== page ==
Is time speeding up or is it just us? Just as we feel like it got started, Paris Fashion Week (mens) is over. It was a dynamic season which introduced a handful of new faces (Nigo at Kenzo, Bianca Saunders and… Julia Fox), as well as giving an emotional send-off to key figures of the fashion industry recently departed.
Whilst big names on the schedule delivered considered tailoring, bold silhouettes and a dip into neons, we also saw some brands reach into their archives for an updated collection that still felt authentic. We’ve rounded up some of the moments you may have missed in the madness – thank us later.
Closing out the week’s proceedings on Sunday night was Wales Bonner, who delivered a community-focused collection inspired by the 70s. The colour palette was made up of earthy tones, as well as some plaid and stripe prints, and featured everything from knitwear to denim.
Never one to disappoint, Jil Sander contrasted crochet with tuxedos for AW22. By putting the soft crochet stitching next to the hard lines of strict tailoring, Jil Sander played with conceptions of masculine and feminine, all whilst delivering a series of very wearable looks.
What do you get when you cross Jamiroquai with Paris Fashion Week? Junya Watanabe’s AW22 presentation, duh. Injecting the week’s proceedings with a healthy helping of Virtual Insanity and some serious headwear, Watanabe looked to traditional Mexican patterns this season.
Jonathan Anderson lit up Paris Fashion Week with his collection of LED-infused designs. From shaggy faux-fur shawls to orbital jersey constructions, Loewe delivered a bit of everything on the catwalk, in a playful and energetic collection that was widely well-received.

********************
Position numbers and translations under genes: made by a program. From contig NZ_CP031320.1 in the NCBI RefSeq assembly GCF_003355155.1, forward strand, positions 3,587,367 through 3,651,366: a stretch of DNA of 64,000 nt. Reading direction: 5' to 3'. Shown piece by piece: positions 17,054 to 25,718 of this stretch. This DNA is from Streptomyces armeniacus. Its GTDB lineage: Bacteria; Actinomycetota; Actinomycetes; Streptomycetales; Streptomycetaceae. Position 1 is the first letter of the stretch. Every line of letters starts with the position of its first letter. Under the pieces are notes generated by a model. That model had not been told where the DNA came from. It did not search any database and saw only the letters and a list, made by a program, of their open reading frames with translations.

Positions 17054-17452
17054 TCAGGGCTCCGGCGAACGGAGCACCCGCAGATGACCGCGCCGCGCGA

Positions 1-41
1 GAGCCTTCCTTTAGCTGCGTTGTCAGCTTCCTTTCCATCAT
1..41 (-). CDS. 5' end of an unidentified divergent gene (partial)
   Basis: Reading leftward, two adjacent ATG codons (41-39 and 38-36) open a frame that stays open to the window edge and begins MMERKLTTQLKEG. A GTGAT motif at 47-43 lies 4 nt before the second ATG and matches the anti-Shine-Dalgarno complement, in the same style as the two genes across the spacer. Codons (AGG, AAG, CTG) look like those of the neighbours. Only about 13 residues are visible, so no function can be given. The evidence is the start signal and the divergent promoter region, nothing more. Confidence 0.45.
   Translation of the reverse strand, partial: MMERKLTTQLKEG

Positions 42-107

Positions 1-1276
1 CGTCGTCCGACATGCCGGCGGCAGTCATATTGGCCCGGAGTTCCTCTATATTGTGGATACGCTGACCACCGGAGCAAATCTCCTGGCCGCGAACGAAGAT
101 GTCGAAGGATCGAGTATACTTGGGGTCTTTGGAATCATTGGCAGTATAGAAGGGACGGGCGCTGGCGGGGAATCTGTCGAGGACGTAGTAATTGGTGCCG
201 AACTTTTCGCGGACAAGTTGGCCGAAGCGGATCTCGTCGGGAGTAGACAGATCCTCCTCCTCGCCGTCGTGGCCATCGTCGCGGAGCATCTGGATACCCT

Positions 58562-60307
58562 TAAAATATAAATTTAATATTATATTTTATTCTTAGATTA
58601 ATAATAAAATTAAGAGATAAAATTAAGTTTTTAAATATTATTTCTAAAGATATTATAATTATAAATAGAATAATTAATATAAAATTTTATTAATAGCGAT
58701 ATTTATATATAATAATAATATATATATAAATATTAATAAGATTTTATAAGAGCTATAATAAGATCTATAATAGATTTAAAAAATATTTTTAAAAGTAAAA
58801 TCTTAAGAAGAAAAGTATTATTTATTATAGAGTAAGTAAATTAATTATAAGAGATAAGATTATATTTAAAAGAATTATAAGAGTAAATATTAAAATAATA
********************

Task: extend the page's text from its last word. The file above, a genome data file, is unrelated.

Producing her first ever runway show, Bianca Saunders debuted a collection of sleek, chic, modern and minimalist pieces. It focused on contouring the male body, and bridged denim, sportswear and workwear to name but a few. It was a strong debut from the British designer, who ensured that we will be keeping a close eye on her in the future.
Producing perhaps one of the most underrated shows of the season, in our humble opinion, was Blue Marble. Incorporating inspiration from creative director Anthony Alvarez’s Spanish and Filipino heritage, Blue Marble delivered vibrancy, structure and scarves we would kill for.
Sacai understands structure. From a cohesive collection, standouts included the array of shearling jackets – thick, stiff and cut along a bias. Elsewhere, puffers added another dimension and texture, and Sacai’s footwear drew attention. We love the snow boots and Nike Cortez collab in equal measure.
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